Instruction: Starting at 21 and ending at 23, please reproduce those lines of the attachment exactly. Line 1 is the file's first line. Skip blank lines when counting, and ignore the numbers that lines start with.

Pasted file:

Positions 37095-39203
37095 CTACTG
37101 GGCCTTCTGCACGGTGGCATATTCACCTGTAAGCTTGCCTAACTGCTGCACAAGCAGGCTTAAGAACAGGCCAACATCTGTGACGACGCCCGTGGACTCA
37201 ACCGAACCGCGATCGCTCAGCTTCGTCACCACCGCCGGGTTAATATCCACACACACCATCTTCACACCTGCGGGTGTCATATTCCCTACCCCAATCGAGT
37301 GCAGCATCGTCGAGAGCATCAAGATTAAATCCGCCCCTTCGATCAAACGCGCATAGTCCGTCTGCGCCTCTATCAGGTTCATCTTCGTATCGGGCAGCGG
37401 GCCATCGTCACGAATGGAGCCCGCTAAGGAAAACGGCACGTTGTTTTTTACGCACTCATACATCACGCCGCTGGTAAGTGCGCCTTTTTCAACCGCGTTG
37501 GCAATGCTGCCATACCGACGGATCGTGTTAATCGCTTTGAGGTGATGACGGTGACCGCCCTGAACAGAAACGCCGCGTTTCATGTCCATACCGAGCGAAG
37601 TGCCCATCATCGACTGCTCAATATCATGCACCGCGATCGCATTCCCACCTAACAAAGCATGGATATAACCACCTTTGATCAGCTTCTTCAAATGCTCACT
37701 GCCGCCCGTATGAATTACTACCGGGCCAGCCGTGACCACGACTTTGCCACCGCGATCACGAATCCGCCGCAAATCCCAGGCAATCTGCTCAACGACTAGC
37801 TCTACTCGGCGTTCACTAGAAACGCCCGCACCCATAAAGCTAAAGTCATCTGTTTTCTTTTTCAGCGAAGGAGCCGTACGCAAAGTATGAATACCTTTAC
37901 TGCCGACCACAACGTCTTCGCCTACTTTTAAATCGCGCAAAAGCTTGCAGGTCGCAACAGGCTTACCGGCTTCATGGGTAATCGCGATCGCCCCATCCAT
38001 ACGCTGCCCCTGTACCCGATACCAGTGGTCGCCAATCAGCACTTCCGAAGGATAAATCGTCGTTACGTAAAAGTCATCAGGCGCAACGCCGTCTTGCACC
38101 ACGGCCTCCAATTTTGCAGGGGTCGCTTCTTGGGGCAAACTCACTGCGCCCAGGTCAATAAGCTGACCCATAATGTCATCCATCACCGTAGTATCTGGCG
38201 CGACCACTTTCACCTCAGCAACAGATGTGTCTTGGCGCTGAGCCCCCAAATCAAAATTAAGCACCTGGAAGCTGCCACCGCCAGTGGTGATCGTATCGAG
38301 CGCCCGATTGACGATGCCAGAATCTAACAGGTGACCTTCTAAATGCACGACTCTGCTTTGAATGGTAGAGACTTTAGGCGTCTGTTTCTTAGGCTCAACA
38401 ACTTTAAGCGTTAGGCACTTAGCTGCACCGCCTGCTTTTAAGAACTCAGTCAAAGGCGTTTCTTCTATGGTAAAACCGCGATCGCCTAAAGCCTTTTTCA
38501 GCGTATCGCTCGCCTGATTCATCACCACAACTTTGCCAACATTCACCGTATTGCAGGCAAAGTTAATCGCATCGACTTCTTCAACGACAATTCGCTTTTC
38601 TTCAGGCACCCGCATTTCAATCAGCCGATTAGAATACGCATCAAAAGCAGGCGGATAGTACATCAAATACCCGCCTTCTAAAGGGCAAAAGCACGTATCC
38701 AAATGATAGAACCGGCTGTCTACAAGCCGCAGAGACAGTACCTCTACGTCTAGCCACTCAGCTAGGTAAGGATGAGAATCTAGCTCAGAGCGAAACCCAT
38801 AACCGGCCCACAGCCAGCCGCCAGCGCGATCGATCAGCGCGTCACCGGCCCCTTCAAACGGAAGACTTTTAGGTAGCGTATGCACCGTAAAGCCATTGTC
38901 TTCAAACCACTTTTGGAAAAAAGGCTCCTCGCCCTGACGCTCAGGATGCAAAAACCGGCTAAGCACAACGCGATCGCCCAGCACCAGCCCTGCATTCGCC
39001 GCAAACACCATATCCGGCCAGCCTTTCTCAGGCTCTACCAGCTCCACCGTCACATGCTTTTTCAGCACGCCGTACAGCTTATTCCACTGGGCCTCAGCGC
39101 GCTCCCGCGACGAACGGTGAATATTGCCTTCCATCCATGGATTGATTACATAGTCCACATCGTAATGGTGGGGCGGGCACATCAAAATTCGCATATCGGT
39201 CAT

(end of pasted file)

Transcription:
38901 TTCAAACCACTTTTGGAAAAAAGGCTCCTCGCCCTGACGCTCAGGATGCAAAAACCGGCTAAGCACAACGCGATCGCCCAGCACCAGCCCTGCATTCGCC
39001 GCAAACACCATATCCGGCCAGCCTTTCTCAGGCTCTACCAGCTCCACCGTCACATGCTTTTTCAGCACGCCGTACAGCTTATTCCACTGGGCCTCAGCGC
39101 GCTCCCGCGACGAACGGTGAATATTGCCTTCCATCCATGGATTGATTACATAGTCCACATCGTAATGGTGGGGCGGGCACATCAAAATTCGCATATCGGT